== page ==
One of the least talked about difficulties that come with having an eating disorder is having to tell a spouse or partner about it. When you’re in a close relationship with someone who you’re spending the majority of your time with, living with, or otherwise sharing many aspects of your life with, it will become increasingly difficult to hide your disordered eating. Sooner or later they will begin to notice that something is going on.
Telling your partner can be uncomfortable because of all the negative emotions it arouses, including shame, fear, or defensiveness. You may be worried that telling them will make them want to end the relationship or change their opinion of you. Remembering that everyone has their issues can be helpful in this situation. Sharing the fact that you have an eating disorder may open up a new dialogue between you and your partner, where there are more trust and intimacy. They may feel more comfortable talking about their own issues with you as a result.
Telling someone you trust about your eating disorder also opens the doors to the opportunity to heal. It means that you recognize that you have a problem, and need help. This is a big step for someone who goes to great lengths to hide their disordered eating habits from others. It is also a big step in your relationship. If your partner wants to get serious about being with you, chances are they are going to want to know more about the things you struggle with. Hiding from serious issues or denying that they exist will only keep a relationship from moving to the next level.
Once you have the discussion with your partner and the two of you are ready to move forward in trust, caring, and mutual support, the healing process can actually begin. The good thing about having someone who loves and encourages you during this difficult time is that they can play a part in the recovery process. Your partner can be there for any extra support that you may need, help you with any triggers or other stressful times, and just generally be there for you. Having a partner who can do these things is a big plus.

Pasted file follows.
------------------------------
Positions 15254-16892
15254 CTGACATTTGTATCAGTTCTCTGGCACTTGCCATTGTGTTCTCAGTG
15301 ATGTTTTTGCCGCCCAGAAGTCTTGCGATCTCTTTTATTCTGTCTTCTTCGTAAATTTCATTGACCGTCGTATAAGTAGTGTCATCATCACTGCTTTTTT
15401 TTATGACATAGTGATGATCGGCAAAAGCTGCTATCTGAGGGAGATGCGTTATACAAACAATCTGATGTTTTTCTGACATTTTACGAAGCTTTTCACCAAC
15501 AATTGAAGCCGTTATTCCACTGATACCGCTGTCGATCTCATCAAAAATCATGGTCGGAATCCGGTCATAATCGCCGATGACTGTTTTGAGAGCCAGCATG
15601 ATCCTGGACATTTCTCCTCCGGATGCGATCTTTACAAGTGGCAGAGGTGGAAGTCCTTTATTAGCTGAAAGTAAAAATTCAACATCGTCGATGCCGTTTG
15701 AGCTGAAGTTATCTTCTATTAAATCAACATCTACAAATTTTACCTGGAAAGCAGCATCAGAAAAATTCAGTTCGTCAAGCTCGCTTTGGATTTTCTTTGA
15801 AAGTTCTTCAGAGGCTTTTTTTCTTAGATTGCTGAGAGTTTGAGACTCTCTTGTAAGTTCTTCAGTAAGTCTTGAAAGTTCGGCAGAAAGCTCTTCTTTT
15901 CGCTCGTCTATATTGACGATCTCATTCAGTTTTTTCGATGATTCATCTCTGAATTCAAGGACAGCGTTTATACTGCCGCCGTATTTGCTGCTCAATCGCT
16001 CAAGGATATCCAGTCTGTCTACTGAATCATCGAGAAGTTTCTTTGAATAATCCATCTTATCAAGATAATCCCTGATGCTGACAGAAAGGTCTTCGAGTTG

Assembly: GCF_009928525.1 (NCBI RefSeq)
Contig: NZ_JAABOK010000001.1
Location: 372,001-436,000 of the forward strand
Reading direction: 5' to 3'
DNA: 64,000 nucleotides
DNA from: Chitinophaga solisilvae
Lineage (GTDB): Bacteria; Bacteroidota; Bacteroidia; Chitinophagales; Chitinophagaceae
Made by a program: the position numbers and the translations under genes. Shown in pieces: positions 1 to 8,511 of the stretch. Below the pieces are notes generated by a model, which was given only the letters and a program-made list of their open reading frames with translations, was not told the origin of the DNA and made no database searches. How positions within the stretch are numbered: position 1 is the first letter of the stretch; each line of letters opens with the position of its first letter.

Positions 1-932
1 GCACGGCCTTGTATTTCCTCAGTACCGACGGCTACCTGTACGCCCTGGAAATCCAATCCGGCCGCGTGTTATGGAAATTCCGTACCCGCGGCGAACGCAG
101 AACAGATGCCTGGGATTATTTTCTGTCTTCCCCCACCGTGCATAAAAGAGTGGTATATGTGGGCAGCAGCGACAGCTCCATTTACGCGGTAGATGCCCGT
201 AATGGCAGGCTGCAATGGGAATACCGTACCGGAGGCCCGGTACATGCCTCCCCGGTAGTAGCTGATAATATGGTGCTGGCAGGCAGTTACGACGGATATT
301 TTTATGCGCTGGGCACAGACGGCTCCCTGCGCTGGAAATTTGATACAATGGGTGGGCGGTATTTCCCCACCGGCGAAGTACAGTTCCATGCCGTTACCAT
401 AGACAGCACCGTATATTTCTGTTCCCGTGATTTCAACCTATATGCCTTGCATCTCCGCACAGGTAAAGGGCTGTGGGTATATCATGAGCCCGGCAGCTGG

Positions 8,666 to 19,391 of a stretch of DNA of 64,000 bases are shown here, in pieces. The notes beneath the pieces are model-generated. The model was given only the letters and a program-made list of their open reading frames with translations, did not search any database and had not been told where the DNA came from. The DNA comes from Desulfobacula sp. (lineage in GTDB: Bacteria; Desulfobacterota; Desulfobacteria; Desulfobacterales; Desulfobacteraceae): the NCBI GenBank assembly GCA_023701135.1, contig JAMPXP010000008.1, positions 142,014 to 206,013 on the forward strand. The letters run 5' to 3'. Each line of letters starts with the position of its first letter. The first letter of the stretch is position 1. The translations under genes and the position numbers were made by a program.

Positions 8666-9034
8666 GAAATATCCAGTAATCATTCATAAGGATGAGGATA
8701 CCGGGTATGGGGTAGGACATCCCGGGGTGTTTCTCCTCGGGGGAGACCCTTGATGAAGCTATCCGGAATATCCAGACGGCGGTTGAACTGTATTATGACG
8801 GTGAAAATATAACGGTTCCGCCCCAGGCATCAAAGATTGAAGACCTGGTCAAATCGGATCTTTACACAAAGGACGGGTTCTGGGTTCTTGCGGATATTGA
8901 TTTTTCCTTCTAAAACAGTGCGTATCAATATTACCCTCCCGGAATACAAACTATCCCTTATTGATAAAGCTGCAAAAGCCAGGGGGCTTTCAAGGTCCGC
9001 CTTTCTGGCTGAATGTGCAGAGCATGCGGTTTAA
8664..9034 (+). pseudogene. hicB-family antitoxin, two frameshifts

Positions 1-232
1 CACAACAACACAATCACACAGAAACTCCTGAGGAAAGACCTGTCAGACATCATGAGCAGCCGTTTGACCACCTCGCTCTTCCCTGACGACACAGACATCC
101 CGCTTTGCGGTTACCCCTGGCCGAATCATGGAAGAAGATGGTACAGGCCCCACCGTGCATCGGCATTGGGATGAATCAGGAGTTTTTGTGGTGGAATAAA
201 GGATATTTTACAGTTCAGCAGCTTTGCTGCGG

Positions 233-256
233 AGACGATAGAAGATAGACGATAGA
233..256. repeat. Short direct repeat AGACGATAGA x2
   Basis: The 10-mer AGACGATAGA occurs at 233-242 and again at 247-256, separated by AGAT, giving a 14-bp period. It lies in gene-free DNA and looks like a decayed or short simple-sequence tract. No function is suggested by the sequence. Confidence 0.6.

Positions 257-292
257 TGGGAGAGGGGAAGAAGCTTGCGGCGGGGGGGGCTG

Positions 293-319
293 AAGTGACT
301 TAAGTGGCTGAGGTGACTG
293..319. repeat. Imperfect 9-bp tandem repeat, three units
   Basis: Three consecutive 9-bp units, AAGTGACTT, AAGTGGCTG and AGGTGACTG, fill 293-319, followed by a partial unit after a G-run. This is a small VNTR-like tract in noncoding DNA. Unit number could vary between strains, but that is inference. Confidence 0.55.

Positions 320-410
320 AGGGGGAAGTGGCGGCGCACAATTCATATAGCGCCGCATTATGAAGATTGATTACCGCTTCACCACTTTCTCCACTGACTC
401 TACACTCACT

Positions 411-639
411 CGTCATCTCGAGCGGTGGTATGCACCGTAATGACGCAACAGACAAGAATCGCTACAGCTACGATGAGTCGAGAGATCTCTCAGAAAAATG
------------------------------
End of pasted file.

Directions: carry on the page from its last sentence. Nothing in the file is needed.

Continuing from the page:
Of course, not everyone will be lucky enough to find that kind of support. There is always a possibility that telling a partner about your eating disorder will lead to the end of the relationship. That person may not be willing to understand or support you for whatever reason. It is definitely a test of the strength of the relationship. If the person you’re with decides to end things or doesn’t fully support you, then it’s time to leave them behind. Because recovery from an eating disorder is a lifelong process, you’ll need someone who wants to be with you through thick and thin.
Other things to talk about with your partner.
-Make sure they know your eating disorder has nothing to do with them. Some partners may take the news personally or may think it’s their responsibility to “fix” you. explain to them that it’s not their job to control your eating habits – you simply need their love and support.
-Ask them not to talk about diets, counting calories, body weight, or anything else that can be a trigger for you.
-Remind them that your eating disorder is about the feelings inside of you, not food itself.
-Ask them how they feel and give them the opportunity to be heard.